Multilevel Data What to Do? Comparing Random Intercept and Slope Models, Cluster-Robust Standard Errors, and Two-Step Approaches Using Monte-Carlo Simulations

Thursday, July 17, 2014: 3:30 PM
Room: 416
Oral Presentation
Johannes GIESECKE , Institute of Social Sciences, Humboldt University Berlin, Germany
Jan HEISIG , Research Unit "Skill Formation and Labor Markets", WZB Berlin Social Science Center, Berlin, Germany
Merlin SCHAEFFER , Migration Integration Transnationalization, WZB Berlin Social Science Center, Berlin, Germany
Social scientists generally rely on three broad modelling strategies to test hypotheses about contextual effects: random intercept and slope (often simply referred to as “multilevel”) models, pooled OLS with cluster-robust standard errors, and two-step approaches. Econometric textbooks tell us that while random intercept and slope models are the most efficient estimator, two-step approaches offer robustness in exchange for inefficiency, and cluster-robust standard errors are situated somewhere in between. But how do these trade-offs play out in actual research settings? To address this question, we go beyond previous Monte-Carlo studies by focusing on more realistic set ups with complex data-generating processes. The leading scenario that we investigate is cross-national comparisons, which are characterized by small numbers of contexts, many observations per context and high complexity in terms of marked differences over the contexts.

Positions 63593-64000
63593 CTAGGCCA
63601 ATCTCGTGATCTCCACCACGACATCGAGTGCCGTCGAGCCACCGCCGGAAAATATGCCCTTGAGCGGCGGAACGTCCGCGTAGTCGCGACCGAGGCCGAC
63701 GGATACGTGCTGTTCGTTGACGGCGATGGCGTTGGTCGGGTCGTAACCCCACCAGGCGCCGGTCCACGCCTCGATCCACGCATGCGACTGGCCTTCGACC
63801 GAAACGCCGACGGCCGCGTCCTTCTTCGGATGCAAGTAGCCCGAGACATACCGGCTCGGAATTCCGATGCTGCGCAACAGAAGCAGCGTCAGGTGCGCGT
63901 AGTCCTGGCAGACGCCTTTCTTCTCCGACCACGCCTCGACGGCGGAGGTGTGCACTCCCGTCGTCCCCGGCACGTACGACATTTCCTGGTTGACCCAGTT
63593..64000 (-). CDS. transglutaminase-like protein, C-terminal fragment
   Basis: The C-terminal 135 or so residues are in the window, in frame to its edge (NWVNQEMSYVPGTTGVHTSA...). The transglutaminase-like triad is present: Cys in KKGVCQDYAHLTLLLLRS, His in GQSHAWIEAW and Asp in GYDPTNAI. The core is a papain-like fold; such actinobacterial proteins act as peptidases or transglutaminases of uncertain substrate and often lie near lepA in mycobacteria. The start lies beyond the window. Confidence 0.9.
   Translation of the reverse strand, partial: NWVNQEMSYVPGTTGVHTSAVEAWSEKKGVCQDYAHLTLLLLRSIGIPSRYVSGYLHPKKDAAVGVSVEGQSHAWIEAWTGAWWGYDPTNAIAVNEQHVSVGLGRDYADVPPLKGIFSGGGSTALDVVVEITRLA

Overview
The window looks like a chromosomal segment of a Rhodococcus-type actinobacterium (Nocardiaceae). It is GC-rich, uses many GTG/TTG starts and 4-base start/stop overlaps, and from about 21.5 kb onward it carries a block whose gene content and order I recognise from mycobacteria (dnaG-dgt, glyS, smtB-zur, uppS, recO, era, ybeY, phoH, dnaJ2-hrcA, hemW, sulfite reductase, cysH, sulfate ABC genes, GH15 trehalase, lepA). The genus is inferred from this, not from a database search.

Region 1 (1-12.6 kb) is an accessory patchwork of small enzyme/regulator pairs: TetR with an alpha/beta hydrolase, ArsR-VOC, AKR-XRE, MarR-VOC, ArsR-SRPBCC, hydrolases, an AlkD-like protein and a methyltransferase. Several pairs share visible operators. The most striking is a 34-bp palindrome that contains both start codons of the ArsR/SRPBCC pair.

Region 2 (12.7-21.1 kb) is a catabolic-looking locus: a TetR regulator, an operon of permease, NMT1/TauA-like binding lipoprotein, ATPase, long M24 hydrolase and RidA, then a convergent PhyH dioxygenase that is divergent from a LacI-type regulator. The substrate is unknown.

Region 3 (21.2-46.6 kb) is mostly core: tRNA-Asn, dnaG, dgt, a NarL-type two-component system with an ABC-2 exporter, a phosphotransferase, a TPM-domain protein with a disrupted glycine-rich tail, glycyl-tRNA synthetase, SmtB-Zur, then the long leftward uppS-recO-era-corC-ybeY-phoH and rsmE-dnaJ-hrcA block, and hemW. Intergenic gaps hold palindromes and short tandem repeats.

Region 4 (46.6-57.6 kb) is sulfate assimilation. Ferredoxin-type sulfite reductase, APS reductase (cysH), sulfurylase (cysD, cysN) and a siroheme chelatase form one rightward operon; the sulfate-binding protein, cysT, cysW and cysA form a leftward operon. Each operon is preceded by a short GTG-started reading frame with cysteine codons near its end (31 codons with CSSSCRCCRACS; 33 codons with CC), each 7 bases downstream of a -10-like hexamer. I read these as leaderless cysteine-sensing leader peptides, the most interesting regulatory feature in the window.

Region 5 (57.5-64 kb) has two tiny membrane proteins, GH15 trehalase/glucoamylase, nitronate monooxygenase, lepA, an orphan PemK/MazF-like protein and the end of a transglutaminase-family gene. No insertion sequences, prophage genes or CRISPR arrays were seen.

In particular, we focus on four types of complexity. First, we investigate whether the different approaches are robust to the violation of equality assumptions. In particular, we examine the case where the correlations between level one variables vary across contexts. Second, we show the impact of specifying “simplistic models” that ignore context specific heterogeneity. How well do the different approaches handle unspecified (random) slopes that vary over level two units? Third, we explore the consequences of Normal and Gamma distributed errors at both levels one and two. Finally, we alter the number of level two units, as any simulation study on hierarchical data should.

We focus on linear models with continuous outcomes and on standard set ups as they are typically implemented in applied research papers. However, we also plan to investigate whether and when more refined versions of the three modelling approaches such as OLS with bootstrapping or multilevel SEM improve their performance.